Flashes have no place to go but up

Published 12:00 am Tuesday, November 9, 2004

St. Aloysius’ John Robert Burnett chases a Cathedral runner during the season-ending 28-21 loss. (Gary HaygoodThe Vicksburg Post)

[11/9/04]With time ticking down Friday night, Daniel Halinski dropped back to pass and found no one open. He scrambled, tried to get out of bounds to stop the clock, but was stopped well short of the sideline.

It was the final play of St. Aloysius’ 2004 season, and it seemed to sum up the campaign perfectly. It was a longshot to do anything truly memorable and had a disappointing ending brought on by earlier failures.

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The Flashes finished a 3-8 season their worst since 2000 with a 28-21 loss to archrival Natchez Cathedral on Friday. St. Al’s playoff hopes had long been extinguished by a slide in which it lost seven of its first eight games.

The slump was caused by a mixture of injuries and outright poor play, as well as a young roster that will either help the Flashes in the future or hinder it for the next few years.

Halinski, a junior, will return next year, but three of the five linemen assigned to protect him will not. Leading rusher Rob Jones, who went over 1,000 yards for the second straight season, is also a senior.

Fortunately for the Flashes, that’s about all they’ll lose. John Robert Burnett and Chip Donald, the team’s two leading tacklers, will both be back in 2005. So will fullback Alex Halinski, who figures to take the place of Jones as the featured back.

“We’ve got some young guys that played all year long. They’re going to be a year older next year, and that’s a real positive,” St. Al coach Jim Taylor said. “We had five guys that played offense and defense, and other than that we’ve got everybody coming back. So we’ve got a great nucleus to build off of, but we’ve got to start working next week.”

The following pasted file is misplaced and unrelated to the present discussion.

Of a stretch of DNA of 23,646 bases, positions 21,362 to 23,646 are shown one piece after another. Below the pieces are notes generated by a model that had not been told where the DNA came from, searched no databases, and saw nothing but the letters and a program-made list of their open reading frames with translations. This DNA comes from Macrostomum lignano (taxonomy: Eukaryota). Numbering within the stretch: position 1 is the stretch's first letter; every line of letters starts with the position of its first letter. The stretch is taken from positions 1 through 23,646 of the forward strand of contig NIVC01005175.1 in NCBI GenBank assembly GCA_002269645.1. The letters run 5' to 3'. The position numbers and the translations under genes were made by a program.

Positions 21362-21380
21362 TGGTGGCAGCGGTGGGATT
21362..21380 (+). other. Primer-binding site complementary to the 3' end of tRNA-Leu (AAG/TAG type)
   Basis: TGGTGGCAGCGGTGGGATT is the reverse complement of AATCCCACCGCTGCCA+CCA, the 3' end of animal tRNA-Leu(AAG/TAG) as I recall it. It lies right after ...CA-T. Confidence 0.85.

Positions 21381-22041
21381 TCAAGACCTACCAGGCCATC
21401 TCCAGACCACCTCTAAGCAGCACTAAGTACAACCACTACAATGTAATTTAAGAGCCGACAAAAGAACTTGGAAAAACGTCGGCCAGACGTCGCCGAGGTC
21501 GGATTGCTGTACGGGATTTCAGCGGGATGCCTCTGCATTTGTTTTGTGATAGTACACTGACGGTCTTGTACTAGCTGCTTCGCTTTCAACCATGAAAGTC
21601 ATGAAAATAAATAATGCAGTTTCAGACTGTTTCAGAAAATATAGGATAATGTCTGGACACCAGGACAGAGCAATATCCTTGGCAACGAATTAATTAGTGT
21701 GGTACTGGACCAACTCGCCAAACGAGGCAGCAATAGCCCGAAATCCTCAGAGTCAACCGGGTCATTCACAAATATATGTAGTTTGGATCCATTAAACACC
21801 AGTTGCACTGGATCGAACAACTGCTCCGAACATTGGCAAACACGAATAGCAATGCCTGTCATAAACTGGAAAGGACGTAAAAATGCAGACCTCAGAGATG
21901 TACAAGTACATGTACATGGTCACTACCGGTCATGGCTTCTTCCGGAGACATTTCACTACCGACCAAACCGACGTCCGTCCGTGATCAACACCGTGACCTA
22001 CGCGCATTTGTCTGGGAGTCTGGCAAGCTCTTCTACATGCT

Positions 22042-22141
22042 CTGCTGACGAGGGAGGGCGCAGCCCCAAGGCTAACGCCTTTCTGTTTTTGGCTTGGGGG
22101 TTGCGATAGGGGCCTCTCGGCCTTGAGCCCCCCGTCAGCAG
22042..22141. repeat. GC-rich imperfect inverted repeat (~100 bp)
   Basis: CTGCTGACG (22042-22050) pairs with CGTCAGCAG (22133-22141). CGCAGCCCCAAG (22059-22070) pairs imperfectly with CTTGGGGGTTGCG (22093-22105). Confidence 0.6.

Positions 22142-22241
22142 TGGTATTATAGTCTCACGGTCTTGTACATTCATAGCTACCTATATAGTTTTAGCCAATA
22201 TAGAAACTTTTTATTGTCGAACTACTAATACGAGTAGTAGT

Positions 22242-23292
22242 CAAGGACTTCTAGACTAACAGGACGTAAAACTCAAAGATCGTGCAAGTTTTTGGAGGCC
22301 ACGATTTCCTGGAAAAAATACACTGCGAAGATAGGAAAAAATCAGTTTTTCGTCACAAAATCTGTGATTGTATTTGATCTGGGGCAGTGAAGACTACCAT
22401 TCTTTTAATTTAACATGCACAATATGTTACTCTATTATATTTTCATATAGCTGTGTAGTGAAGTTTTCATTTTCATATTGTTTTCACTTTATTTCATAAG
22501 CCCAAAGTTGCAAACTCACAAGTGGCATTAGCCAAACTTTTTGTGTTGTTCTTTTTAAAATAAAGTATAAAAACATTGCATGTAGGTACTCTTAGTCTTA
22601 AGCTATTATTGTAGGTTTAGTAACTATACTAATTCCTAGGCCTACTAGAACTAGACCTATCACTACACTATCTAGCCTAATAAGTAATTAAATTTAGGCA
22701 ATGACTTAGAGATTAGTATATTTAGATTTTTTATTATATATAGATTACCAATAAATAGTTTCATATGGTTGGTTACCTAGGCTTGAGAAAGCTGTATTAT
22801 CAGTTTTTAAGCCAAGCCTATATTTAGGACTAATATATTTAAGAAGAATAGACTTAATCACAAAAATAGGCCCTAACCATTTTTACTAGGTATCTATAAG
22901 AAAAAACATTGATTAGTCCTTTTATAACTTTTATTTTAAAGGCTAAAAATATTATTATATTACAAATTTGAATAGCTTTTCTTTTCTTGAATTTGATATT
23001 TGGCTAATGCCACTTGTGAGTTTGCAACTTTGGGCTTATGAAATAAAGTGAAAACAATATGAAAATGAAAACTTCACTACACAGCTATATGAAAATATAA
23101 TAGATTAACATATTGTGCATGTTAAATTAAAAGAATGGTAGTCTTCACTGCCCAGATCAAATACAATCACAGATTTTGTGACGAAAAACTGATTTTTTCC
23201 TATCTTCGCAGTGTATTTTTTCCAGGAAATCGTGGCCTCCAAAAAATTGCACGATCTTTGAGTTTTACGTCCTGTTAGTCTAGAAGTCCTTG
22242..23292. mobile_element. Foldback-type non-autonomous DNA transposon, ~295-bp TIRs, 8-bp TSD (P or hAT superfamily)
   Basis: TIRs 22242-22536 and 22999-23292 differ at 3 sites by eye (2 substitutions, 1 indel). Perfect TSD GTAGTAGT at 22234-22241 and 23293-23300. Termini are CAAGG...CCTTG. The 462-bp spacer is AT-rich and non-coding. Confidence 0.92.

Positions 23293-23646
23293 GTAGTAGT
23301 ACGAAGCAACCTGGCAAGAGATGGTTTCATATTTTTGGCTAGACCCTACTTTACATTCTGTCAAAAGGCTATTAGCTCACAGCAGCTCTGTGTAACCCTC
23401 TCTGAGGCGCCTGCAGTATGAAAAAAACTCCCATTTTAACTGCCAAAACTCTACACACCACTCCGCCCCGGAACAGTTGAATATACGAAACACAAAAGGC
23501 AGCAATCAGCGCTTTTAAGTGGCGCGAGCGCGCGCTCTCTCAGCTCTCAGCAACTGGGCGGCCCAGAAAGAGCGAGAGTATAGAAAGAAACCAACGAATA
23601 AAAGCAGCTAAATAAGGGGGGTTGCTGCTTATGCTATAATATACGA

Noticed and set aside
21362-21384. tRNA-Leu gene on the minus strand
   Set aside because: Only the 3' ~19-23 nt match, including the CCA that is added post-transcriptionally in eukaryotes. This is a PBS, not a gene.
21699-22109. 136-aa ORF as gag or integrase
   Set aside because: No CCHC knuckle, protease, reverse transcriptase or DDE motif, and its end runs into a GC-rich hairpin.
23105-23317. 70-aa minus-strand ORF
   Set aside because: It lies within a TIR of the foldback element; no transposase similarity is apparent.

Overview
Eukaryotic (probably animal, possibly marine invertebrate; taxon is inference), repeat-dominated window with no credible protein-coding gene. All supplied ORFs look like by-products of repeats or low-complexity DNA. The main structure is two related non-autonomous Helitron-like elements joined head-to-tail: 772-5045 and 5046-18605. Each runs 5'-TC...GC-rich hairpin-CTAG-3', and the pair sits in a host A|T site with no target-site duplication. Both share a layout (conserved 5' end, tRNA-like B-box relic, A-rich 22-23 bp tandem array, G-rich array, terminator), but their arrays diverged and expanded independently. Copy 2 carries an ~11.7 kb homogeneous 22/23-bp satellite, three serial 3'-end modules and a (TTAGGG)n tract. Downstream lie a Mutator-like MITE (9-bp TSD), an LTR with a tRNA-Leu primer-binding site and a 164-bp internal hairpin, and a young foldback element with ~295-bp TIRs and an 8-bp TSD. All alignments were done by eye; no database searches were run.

St. Al wasn’t expected to make a lot of noise on the state level this season, but with Jones and most of last year’s offensive line returning, a playoff berth wasn’t out of the question.

A rash of injuries put a stop to that thinking. At one point this season, St. Al had nine of its 32 players out of the lineup. That forced a host of young players onto the field and led to predictable youthful mistakes like missed assignments and poor technique.

St. Al allowed 50 points or more three times in a five-game stretch, and allowed fewer than 30 points only once in its first eight games.

“It just went on and on, having starters out,” Taylor said. “When you’re short on talent and numbers to begin with, and then you have injuries, the two go hand-in-hand.”

Against Cathedral, the secondary was sliced and diced like a Thanksgiving turkey by Green Wave quarterback Patrick McDonough. The sophomore was 6-of-15 passing for 199 yards and a touchdown.

The bulk of Cathedral’s pass plays were simple deep routes where McDonough threw it down the field to streaking receivers. His shortest completion was for 14 yards, and four covered 20 yards or more. Several of his incompletions were poorly thrown balls to open receivers.

“A bunch of young kids messed up,” Jones said. “We played good tonight, we really did. Our secondary killed us. They’re young and inexperienced, and it showed. (Cathedral) knew they were young, and they took advantage of it.”

Donald, a freshman, didn’t back away from Jones’ comments. Standing next to Jones as the upper classman spoke, Donald took the blame for the poor showing of the younger players on Friday.

“One hundred percent,” Donald said emphatically. “We stopped the run … They threw the ball all over us, they scored touchdowns against us, it ticked me off. Yes, I take responsibility for it.”

There were some bright spots for St. Al on Friday, though. Sophomore defensive back Harris Martin squashed two Cathedral drives with interceptions, one in the end zone and the other inside the St. Al 5-yard line.

Halinski also played well, completing 9 of 18 passes for 189 yards and a touchdown. His two longest completions were to underclassmen, a 74-yard TD to Burnett and a 40-yarder to Donald in the fourth quarter that nearly led to a game-tying score.

If they can continue to improve, the dismal 2004 season may be the last for a while on Grove Street.

“From the first game of the year until now, they’ve all gotten smarter. They’ve just got to get in the offseason, get bigger, think about what they’re doing and play smart,” Jones said. “They got enough experience this year to be good this year and next.”